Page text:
-John F. Kennedy

“Hard work never killed anybody, but why take a chance?” - Edgar Bergen
martyb is offline   Reply With Quote
Old 09-17-2015, 08:08 PM   #75
Give me a museum and I'll fill it. (Picasso)
Give me a forum ...
kcowan's Avatar
 
Join Date: Jul 2006
Location: Pacific latitude 20/49
Posts: 5,720
Send a message via Skype™ to kcowan
We treat income tax as an expense item and so try to minimize it along with our other expenses. Granted there is not as much opportunity on that line item!
__________________
For the fun of it...Keith
kcowan is offline   Reply With Quote
Old 09-18-2015, 11:59 AM   #76
Thinks s/he gets paid by the post
Rustic23's Avatar
 
Join Date: Dec 2005
Location: Lake Livingston, Tx
Posts: 3,624
In general we do not treat income tax as an expense. I have enough taken out of SS, and pensions to cover income tax, so when I look at spend I don't consider it. It is, for us, the same as Medicare. We never see the money. Any money I get back from the government just goes into the bank account and is usually spent during the course of the year, or not.
__________________
If it is after 5:00 when I post I reserve the right to disavow anything I posted.
Rustic23 is offline   Reply With Quote
Old 09-18-2015, 04:48 PM   #77
Recycles dryer sheets
shortstop14's Avatar
 
Join Date: Aug 2012
Posts: 221
Quote:
Originally Posted by kcowan View Post
We treat income tax as an expense item and so try to minimize it along with our other expenses. Granted there is not as much opportunity on that line item!
We're the same, treating it as an expense. It's a variable expense, but in my case living completely off the portfolio it's an expense I can control. First three years of retirement I've been taking capital gains up to the top of the 15% bracket - so income tax has been zero. Another year of that, and I'll start doing Roth conversions up to the same level, so tax will be 15% on that. I have to regard that as part of my withdrawal rate, since it reduces the portfolio value.

My view might change when we start drawing Social Security and small (very small) pensions. Then I might see the tax as just reducing the net income from those sources, rather than an expense out of the investment portfolio. But that's two to twelve years in the future.
__________________
shortstop14 is offline   Reply With Quote
Old 09-18-2015, 04:56 PM   #78
Thinks s/he gets paid by the post
timo2's Avatar
 
Join Date: Jul 2011
Location: Rio Rancho
Posts: 1,438
Quote:
Originally Posted by beowulf View Post
I'm confused by all the comments about "we spend XXX.....not including taxes, health costs, housing, and whatever."
We are planning on having 50% of our gross amount after I turn 70, including 'including taxes, health costs, housing, and whatever". Before that, probably near 60%, but it still includes everything.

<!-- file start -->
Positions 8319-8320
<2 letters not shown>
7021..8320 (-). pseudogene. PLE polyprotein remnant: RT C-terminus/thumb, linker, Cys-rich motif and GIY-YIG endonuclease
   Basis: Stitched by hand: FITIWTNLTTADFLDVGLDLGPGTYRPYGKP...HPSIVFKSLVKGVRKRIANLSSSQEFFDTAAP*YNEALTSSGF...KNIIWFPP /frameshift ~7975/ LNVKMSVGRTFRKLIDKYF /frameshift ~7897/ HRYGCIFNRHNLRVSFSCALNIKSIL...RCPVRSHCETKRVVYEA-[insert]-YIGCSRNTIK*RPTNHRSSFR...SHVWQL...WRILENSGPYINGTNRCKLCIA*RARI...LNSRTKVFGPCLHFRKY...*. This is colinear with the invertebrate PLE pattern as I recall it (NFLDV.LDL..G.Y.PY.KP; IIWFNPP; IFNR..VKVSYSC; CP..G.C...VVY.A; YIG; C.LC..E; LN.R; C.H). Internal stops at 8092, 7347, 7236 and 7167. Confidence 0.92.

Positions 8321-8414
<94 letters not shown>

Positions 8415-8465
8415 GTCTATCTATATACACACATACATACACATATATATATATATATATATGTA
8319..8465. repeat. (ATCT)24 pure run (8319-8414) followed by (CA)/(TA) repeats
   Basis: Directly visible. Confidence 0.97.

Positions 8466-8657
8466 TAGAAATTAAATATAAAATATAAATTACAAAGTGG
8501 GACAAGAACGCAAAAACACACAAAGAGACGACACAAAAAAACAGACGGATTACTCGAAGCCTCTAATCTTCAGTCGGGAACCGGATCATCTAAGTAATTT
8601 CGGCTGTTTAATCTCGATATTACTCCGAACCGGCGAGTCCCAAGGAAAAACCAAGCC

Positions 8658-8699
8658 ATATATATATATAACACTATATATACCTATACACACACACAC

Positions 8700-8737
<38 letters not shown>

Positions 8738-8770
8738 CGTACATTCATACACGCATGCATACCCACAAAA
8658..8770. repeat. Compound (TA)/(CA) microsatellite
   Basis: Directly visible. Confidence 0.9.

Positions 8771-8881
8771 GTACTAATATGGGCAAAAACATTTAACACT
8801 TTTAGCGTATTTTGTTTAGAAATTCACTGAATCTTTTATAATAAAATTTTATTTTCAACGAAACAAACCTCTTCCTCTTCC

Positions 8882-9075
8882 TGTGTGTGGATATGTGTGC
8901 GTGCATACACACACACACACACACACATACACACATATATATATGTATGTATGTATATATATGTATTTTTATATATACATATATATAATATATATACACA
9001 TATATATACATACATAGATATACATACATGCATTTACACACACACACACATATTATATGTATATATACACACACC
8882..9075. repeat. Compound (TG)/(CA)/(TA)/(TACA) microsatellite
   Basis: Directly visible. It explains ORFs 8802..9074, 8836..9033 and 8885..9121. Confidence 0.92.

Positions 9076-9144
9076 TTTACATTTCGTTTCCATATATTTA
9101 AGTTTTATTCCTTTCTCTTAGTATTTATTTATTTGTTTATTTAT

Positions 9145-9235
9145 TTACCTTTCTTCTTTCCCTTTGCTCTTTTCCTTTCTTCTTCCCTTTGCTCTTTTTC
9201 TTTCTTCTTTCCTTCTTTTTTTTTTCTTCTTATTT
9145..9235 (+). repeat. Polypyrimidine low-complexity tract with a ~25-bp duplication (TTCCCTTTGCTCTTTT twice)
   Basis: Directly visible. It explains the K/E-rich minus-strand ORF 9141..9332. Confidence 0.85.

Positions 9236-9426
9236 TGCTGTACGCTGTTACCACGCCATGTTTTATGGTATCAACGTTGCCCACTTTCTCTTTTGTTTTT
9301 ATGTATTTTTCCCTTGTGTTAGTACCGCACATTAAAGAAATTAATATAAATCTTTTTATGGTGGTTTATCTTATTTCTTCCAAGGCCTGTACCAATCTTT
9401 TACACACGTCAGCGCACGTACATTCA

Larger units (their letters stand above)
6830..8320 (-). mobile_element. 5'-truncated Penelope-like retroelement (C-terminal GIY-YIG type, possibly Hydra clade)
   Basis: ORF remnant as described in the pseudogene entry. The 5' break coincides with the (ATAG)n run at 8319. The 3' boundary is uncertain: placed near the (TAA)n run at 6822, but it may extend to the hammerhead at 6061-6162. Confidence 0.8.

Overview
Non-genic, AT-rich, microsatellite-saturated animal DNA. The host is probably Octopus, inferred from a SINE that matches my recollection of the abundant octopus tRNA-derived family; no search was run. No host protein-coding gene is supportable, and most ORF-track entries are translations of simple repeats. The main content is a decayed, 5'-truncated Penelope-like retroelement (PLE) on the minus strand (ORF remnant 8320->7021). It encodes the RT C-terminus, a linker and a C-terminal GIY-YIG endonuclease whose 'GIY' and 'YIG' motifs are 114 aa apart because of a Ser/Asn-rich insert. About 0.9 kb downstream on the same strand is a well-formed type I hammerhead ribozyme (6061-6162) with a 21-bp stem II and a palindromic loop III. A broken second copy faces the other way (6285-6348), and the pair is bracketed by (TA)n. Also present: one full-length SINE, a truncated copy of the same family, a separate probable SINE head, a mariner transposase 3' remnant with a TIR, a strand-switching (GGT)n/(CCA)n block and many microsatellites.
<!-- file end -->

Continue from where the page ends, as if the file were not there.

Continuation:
__________________
"We live the lives we lead because of the thoughts we think" Michael O’Neill
timo2 is offline   Reply With Quote
Old 09-19-2015, 04:53 PM   #79
Thinks s/he gets paid by the post
imoldernu's Avatar
 
Join Date: Jul 2012
Location: Peru
Posts: 4,616
This may be a little difficult to understand, but a look at the average CD interest rates over the past nearly 30 years, provides a different picture about what one really "needs".

Think this one through... to see what the going savings interest rates were during the time when DW and I retired.

Look at the chart, and imagine yourself today, given the 1984 bank savings rates... then imagine what high inflation could do to the current economy and the effective increase in income and expense.

Suppose you were earning and investing @ 11% ... and a spiking inflation rate in ten years were to go from 11% to .2%...

Times change.
Attached Images
File Type: png cd-rates-history.png (10.6 KB, 21 views)
__________________
imoldernu is offline   Reply With Quote
Old 09-22-2015, 07:12 AM   #80
Give me a museum and I'll fill it. (Picasso)
Give me a forum ...
 
Join Date: Jul 2006
Posts: 11,018
Recent article

This isn’t your grandfather’s retirement! Why the 70% income target no longer makes sense | Financial Post
__________________

__________________
Meadbh is offline   Reply With Quote
Reply


Currently Active Users Viewing This Thread: 1 (0 members and 1 guests)
 
Thread Tools Search this Thread
Search this Thread:

Advanced Search
Display Modes

Posting Rules
You may not post new threads
You may not post replies
You may not post attachments
You may not edit your posts

BB code is On
Smilies are On
[IMG] code is On
HTML code is Off
Trackbacks are Off
Pingbacks are Off
Refbacks are Off


Similar Threads
Thread Thread Starter Forum Replies Last Post
Pre-Retirement Then Post-Retirement Income Transition Planning LongTerm FIRE and Money 43 08-04-2014 11:01 AM
What is your pre-retirement income strategy? iam21177 Young Dreamers 17 03-20-2014 04:24 PM
What %age of your pre-retirement income do you need in ER? nun FIRE and Money 62 01-06-2012 07:02 PM
Poll:What Amount of Your Pre-retirement Income are You Living On? tgotch FIRE and Money 25 12-03-2010 03:39 AM

 

 
All times are GMT -6. The time now is 12:27 PM.
 
Powered by vBulletin® Version 3.8.8 Beta 1
Copyright ©2000 - 2017, vBulletin Solutions, Inc.